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  1. The Elite Drivo 2 interactive trainer has been tested in my studio for about 2 years now. I just got the new Suito model and had to return "my" Drivo, thus the test results... I will mostly describe three features, that make the Drivo my favourite trainer to date. Hypersmooth! Pedalling feels natural and real. The Drivo 2 replaced my previous trainers - Tacx Flux and Flux 2 - and I could feel improved road - like feel right away. As a matter of fact, many workouts I did on it were outside my new studio, without plugging the Drivo to the power source. The flywheel plus the double - belt transmission makes the whole thing spin so smooth, I was just using my shifters for changing the resistance. Great thing! Stable. The Elite Drivo 2 doesn't look so great, as the Star Wars - like Tacx trainers, but with its wide front support, it makes sprinting out of the saddle so much fun. I was experiencing some squeaking noise at the beginning, but after I noticed and adjusted the small, red knobs, the trainer stopped making any sounds. The front supporting arm has no less than FIVE contact points with the floor. With the heaviness of the whole thing, it makes the Drivo very stable. Silent. Start using the Drivo 2 and all of a sudden the drivetrain of your bike becomes loud It's because you don't hear your chain so much on the road, where there are other distractions, like the wind noise. Indoors, on a silent trainer, you should get the feeling, that your bike is louder, than the trainer itself and that's the case with the Drivo. It is your legs, that should get fatigued during the workout, not your ears. Elite Drivo 2 - things I don't like. Yes, I can recommend buying this trainer to all advanced cyclists, but there are mainly two things to be aware of. Number one is the plastic handle - it's very flexible and easy to break, if you don't pull it straight up, so be careful with that. The second thing is, that the front supporting arm has no protection against the sweat. The two screws will absorb the sweat into their threads and they get covered in rust after some weeks of your base winter training. It is true, that most of the sweat drops onto the top tube and headset area (which MUST be covered), but in my case, the sweat also goes down through the saddle cut out. As you can see on the pictures, it doesn't look terrible, but covering the supporting arm isn't a bad idea. Smooth, stable, silent and accurate too - these are the main attributes of the Elite Drivo 2 indoor trainer. They make it a great tool for Zwift training, but if you decide to use it as a fluid trainer, it does the job as well. And here below you can see my new Suito - lighter, thinner and... we will see more about it soon.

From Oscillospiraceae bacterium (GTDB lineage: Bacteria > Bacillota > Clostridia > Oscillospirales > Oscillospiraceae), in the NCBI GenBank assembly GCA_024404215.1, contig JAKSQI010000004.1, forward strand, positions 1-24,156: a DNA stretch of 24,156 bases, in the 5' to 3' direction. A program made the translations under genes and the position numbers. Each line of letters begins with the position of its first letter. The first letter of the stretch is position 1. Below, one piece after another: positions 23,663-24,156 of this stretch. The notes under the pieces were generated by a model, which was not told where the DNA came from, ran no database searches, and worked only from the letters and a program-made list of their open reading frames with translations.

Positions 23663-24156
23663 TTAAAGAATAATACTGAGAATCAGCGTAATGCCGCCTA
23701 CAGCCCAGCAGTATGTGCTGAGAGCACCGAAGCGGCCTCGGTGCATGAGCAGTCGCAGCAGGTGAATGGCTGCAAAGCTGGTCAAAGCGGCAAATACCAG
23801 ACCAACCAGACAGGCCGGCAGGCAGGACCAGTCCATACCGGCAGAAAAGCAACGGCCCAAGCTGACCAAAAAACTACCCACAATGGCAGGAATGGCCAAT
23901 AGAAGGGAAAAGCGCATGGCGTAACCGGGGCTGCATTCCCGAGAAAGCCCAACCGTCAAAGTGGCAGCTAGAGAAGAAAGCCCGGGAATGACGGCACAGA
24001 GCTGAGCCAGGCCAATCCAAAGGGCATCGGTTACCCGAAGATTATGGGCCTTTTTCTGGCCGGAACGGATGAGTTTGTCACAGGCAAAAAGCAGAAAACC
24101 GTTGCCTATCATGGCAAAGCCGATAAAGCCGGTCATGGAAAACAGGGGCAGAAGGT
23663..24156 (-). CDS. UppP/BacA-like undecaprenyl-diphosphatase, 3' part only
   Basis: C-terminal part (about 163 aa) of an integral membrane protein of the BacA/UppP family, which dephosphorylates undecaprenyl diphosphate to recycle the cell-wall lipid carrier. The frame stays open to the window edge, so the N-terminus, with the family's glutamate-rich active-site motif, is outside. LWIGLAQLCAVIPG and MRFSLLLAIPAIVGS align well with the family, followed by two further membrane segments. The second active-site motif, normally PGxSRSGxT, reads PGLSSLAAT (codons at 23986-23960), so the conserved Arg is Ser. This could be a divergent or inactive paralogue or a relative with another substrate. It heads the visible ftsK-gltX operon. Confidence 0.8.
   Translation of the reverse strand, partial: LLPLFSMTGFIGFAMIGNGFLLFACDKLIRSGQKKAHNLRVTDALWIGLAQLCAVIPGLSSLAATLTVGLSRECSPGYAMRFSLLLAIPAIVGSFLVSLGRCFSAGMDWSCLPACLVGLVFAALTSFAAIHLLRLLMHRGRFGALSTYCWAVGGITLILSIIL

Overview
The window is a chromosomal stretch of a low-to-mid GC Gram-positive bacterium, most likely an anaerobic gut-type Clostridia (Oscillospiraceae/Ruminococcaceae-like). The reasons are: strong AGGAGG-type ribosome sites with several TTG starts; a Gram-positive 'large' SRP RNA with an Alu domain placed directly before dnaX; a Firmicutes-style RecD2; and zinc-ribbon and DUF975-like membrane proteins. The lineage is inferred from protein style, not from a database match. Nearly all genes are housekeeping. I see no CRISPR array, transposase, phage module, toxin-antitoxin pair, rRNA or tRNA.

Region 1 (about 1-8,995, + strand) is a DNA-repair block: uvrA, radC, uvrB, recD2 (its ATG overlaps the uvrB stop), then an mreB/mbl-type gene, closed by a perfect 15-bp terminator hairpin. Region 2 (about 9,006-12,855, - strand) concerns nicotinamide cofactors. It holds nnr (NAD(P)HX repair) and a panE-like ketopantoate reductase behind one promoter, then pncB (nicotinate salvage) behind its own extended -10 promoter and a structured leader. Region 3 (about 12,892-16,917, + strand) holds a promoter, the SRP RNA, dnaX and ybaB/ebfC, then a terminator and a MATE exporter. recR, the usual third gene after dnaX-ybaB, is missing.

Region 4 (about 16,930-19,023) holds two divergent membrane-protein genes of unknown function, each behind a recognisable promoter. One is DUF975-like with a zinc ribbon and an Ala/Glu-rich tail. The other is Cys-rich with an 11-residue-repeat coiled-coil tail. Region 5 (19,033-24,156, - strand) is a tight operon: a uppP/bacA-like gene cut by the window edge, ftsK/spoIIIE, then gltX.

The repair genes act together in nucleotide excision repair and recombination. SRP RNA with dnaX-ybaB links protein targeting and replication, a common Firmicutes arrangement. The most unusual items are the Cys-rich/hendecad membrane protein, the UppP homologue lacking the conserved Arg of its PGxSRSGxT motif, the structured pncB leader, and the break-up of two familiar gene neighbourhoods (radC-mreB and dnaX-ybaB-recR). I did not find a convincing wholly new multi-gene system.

2. SickBiker

    Winter Cycling Training.

    It's December the 28th today and many are going to set their New Year resolutions, which I'm not a great fan of, but I've prepared a series of training sessions for anyone, who wants to get into a great shape throughout the winter. The series starts with the workouts for newbies and will get more advanced as we move on from week to week. CONSULT YOUR PHYSICIAN BEFORE ATTEMPTING ANY INTENSIVE WORKOUTS! Workout 1/1 preparing and organizing your training space, getting to know your turbo trainer - changing the resistance vs changing the gears, inertia, cadence - leg speed, position on the bike. Workout 1/2 preparing for the FTP test (Functional Treshold Power), PACING - crucial part of an successful test, learning to slightly change the cadence. Workout 1/3 FTP test - 20 minutes, how to use power meter, heart rate monitor or just a speed sensor for the test, estimating your training zones: https://datacranker.com/cycling-power-zones/ Workout 1/4 riding through 6 training zones, intervals examples.